The Agriculture and Working Lands Assistance Application combines three different bills and a variety of eligibility components into one application. We’ve built this application to do most of the difficult thinking on the back end, and in doing so, we understand that has caused some confusion for applicants.
Read this quick summary regarding eligibility and if you still aren’t sure, just go ahead and log in to begin the application – the first section of the application will assess your eligibility on the spot, letting you know before you continue on. This should only take 15 minutes of your time!
Assume that you are eligible! We know that interpreting the eligibility flowchart is confusing (trust us, we made it!) but we have built these programs to be as inclusive as possible. So, please head into the application with the assumption that there is funding available for you.
What is net profit? There are some misperceptions out there about whether business needed to have a net profit between March and August. Net profit only applies to SOME applicants; for others it is irrelevant. Need some help figuring out if you had a net profit? We’ve created this worksheet to help with that!
The number of W2 employees refers to both owners and non-owners. This component also only applies to SOME, not all, applicants.
Most businesses must be open at the time of application OR have a plan to reopen. Don't overthink this piece too much, just log in and give it a shot!
These sessions will walk attendees through the application, common errors to be aware of, and how to submit a correct application. Submitting a correct application reduces review time and accelerates eligible applicant awarding.
These sessions will have roughly 30 minutes of content and 30 minutes of Q&A.
Throughout September, Shiftmeals is offering a virtual six-part webinar series called A Force to be Reckoned With, which highlights the intersectional experiences of Womxn and Femmes in all facets of the Vermont food system, from seed to hands.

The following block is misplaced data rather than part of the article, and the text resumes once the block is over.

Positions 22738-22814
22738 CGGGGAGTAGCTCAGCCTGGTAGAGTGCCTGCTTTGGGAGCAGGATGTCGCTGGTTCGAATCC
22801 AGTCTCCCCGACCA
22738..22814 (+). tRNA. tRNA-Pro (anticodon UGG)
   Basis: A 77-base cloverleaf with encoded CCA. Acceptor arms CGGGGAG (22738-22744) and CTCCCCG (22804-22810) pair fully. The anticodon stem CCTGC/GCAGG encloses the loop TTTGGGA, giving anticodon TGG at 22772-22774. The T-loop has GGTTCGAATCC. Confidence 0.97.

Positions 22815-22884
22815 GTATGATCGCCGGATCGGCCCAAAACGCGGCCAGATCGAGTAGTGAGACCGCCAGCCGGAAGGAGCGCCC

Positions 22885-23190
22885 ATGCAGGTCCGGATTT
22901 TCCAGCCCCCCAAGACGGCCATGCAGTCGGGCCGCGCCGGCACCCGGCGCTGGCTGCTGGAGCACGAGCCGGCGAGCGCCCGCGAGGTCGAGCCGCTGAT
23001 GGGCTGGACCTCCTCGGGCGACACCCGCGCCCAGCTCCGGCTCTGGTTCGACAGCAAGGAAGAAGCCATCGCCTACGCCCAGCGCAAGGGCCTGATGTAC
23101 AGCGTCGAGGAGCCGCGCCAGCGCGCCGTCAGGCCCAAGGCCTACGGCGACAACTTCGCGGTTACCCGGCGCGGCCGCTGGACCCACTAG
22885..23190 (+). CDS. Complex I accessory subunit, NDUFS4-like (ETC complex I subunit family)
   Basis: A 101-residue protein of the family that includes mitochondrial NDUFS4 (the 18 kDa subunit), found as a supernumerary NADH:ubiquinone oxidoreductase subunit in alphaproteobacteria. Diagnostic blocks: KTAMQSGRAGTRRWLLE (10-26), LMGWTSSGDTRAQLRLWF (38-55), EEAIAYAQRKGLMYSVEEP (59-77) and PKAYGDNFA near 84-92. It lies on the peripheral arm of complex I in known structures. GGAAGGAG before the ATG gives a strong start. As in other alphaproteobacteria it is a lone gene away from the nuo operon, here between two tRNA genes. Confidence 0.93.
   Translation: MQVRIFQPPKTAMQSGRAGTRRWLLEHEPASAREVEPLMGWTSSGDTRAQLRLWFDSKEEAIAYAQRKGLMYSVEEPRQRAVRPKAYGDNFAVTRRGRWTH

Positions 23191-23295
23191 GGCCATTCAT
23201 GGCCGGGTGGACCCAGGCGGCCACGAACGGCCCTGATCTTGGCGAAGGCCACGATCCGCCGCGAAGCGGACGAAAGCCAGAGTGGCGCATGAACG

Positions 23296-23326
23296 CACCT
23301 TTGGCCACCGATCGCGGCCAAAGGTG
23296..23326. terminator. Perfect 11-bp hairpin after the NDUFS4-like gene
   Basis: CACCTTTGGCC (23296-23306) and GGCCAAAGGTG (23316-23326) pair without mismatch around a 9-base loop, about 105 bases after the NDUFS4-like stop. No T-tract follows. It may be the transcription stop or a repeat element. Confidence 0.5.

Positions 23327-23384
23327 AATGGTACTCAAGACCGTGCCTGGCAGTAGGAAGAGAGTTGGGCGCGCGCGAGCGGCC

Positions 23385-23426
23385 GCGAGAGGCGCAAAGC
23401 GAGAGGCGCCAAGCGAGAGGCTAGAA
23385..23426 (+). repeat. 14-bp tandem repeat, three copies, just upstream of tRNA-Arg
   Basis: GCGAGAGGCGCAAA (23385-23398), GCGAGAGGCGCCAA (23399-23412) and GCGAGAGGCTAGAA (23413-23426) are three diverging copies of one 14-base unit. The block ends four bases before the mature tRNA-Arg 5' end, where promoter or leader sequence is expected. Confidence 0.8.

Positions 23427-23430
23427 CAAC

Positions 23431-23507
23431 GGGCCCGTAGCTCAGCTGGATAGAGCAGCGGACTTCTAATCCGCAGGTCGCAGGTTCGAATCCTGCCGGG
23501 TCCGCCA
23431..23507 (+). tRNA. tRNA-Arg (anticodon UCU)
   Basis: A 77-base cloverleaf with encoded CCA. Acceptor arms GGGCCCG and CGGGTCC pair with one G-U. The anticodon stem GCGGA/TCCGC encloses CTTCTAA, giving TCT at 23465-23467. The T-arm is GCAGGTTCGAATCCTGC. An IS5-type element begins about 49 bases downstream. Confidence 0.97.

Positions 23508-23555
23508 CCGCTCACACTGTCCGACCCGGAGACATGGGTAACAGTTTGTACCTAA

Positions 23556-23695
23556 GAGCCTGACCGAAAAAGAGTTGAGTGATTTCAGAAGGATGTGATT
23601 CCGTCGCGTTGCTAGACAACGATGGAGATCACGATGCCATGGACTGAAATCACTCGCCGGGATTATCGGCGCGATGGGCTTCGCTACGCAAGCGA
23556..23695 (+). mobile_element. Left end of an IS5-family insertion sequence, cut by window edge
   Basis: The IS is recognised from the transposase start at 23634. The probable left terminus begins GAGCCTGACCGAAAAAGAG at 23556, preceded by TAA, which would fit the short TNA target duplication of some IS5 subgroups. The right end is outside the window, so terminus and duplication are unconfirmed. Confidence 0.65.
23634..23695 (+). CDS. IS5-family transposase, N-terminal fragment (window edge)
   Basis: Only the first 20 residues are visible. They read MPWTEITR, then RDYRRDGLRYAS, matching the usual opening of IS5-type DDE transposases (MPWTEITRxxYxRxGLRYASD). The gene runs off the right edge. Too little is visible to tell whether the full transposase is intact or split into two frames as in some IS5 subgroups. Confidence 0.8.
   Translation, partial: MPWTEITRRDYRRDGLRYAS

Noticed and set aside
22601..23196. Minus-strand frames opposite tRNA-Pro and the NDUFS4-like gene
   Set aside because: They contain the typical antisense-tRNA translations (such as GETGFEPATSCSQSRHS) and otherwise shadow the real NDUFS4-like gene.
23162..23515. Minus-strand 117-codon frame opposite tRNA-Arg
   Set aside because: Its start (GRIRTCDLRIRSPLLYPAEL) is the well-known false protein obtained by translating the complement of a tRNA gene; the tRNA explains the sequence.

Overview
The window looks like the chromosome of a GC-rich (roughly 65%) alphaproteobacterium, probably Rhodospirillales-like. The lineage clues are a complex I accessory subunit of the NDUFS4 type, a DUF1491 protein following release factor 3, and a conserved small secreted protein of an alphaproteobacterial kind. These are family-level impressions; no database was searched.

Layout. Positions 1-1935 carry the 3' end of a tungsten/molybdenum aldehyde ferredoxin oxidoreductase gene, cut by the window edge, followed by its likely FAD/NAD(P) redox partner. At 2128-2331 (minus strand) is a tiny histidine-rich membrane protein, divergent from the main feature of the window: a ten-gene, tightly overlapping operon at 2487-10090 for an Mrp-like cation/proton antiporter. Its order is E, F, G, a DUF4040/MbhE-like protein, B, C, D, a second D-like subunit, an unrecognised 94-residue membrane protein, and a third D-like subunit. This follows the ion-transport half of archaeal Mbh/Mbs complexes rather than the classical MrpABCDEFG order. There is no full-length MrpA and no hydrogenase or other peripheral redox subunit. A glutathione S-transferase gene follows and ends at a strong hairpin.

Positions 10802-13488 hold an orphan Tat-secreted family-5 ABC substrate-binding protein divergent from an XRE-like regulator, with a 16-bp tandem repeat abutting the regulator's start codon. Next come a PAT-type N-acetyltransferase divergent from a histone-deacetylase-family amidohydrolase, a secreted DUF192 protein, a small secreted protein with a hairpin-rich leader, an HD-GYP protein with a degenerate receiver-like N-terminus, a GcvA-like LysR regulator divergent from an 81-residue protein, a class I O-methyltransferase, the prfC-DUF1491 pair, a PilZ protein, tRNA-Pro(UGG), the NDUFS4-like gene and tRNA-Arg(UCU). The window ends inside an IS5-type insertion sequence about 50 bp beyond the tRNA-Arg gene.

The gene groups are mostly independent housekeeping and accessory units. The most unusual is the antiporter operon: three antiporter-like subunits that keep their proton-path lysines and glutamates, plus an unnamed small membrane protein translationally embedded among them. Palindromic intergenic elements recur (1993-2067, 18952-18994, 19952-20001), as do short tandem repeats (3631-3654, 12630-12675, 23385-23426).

The COVID-19 crisis has spotlighted systemic inequities for historically marginalized communities; consider that Black, Latinx, and Indigenous Americans are 5 times more likely to be hospitalized with the disease than white Americans, and Womxn are losing their jobs at nearly double the rate of men. These statistics point to inequitable distributions of access to healthcare, domestic and caretaking responsibilities, and frontline and service industry jobs..
The Center for an Agricultural Economy in Hardwick, Vermont is offering micro-grants ($500) for those impacted by COVID-19. If your markets have been disrupted by the pandemic and you are incurring costs in the course of shifting your marketing approach, please consider applying to CAE's Marketing Micro-Grant program. These grants are intended to defray those expenses and are available to most Vermont farmers on a first-come, first-served basis. Check out our website for eligibility questions and the brief (15 minutes!) application.
Taking a walk around a Vermont farm is a great way to get outside and take in the beauty and serenity of a working farm. Venture out as a solo explorer or with loved ones, and discover the sounds of crickets in hayfields, birdsong in sugarwoods, and humming equipment in the fields as farmers produce food, forage, fiber, and timber. Check out Dig In VT's guide to farm walks for detailed descriptions of twelve farm walks across the state. Information includes maps, accessibility, hours of operation and more.